The world famous Art Institute of Chicago, where celebrated Indian
philosopher Swami Vivekananda delivered a historic address in
1896, is reviving its links with India in a big way.
"We have embarked on a mammoth project to exhibit royal art from
Jaipur in Chicago in 2013. The institute has joined hands with the
National Museum in Delhi and the royal family of Jaipur," its
president James Cuno told IANS in the capital.
Under a formal American global exchange programme, Chicago and New
Delhi are designated as "sister cities to facilitate
collaborations and exchanges in art, culture, business and
education", he recalled.
Cuno said: "The institute's curator of South Asian art, Madhuvanti
Ghose, is organising an exhibition of Jaipur royal arts down the
centuries with the support of the royal family and the National
"The exhibition, one of the biggest that the international
community will ever see, will comprise miniatures, artefacts,
sculptures, textiles and relics of the Jaipur royalty created by
artists who were commissioned for the purpose.
"We will procure the art works from the Palace Museum in Jaipur,
the Albert Museum in the city, private collections, the National
Museum and from the Victoria Albert Museum in London."
Cuno added that the Art Institute of Chicago was also looking at a
long-term exchange with the National Museum for collaborations and
exhibitions of mutual benefits."
The institute has a "large South Asian and Indian collection of
art and objects related to art".
"Every year, we send American art students on a four-week
orientation programme to India so that they acquaint themselves
with Indian art," he said.
Cuno addressed issues of identity crises in a post-colonial world
and public references in art with critic Gita Kapoor, artists Homi
Bhabha and Jitish Kallat at the India Art Summit 2011 in Delhi.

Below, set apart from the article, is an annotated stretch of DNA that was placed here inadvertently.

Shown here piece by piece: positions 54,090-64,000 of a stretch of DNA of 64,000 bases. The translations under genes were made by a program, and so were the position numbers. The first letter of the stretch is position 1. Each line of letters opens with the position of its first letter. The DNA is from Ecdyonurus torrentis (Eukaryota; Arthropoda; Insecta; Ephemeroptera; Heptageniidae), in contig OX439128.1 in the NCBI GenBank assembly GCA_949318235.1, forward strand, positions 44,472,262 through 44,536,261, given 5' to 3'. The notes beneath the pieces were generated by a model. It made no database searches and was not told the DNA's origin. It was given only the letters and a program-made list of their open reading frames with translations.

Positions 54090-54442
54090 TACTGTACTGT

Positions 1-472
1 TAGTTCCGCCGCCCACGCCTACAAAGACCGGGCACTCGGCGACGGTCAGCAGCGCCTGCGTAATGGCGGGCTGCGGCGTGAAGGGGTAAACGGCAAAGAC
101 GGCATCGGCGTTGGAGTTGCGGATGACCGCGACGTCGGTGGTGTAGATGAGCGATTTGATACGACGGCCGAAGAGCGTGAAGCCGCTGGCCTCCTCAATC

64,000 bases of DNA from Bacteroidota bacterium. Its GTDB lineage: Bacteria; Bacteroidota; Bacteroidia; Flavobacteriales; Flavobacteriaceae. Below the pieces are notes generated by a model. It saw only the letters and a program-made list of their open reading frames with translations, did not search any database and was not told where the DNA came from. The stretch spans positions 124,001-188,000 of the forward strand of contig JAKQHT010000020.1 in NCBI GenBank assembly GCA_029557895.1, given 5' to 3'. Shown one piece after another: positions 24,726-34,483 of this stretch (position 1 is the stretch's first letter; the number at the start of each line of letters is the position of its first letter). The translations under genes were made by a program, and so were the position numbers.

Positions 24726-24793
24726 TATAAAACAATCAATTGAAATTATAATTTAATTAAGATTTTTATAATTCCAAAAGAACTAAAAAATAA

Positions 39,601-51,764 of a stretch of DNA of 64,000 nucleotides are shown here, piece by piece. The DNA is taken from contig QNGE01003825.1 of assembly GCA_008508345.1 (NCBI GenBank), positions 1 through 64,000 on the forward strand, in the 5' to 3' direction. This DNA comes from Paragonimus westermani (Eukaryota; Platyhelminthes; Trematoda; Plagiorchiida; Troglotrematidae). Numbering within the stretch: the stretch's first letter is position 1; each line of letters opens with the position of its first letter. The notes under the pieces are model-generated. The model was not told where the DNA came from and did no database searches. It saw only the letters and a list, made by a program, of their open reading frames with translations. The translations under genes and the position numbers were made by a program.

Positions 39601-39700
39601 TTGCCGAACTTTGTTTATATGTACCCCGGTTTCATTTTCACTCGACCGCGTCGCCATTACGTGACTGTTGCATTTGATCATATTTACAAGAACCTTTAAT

During his two-week stay in India, he plans to explore the
possibility of new acquisitions, carrying forward the exchange
initiatives and meeting Indian artists.
The Art Institute of Chicago, founded in 1879, is one of the
largest and most important encyclopaedic museums of the world. It
is home to more than 300,000 fine art objects, spanning 5,000
years of creative exposition and is often considered the third
largest museum in the US after the Metropolitan Museum and the
Museum of Modern Art.
The museum registers footfalls of 1.9 million annually, Cuno said.
In 2009, the museum inaugurated its modern wing. The 264,000-sq ft
wing houses the museum's collection of 20th and 21st century art,
architecture, design and photography.
Swami Vivekananda's legacy and documents of his world famous
address at the World Parliament of Religions in 1896 are preserved
at the museum's Fullerton Hall, a much revered destination for
followers of Vivekananda's philosophy.
One of the Asian highlights at the museum is a public
installation, "Public Notice 3" by Indian contemporary artist
Jitish Kallat, which reconnects the philosophy of Vivekananda to
contemporary art. It uses words from the scholar's address to
convey the "liberal and inclusive nature of Hinduism", Cuno
According to Cuno, the extraordinary quality and size of Indian
art is astounding. "It is globally more recognised now than 10
years ago," he said.
(Madhusree Chatterjee can be contacted at email@example.com)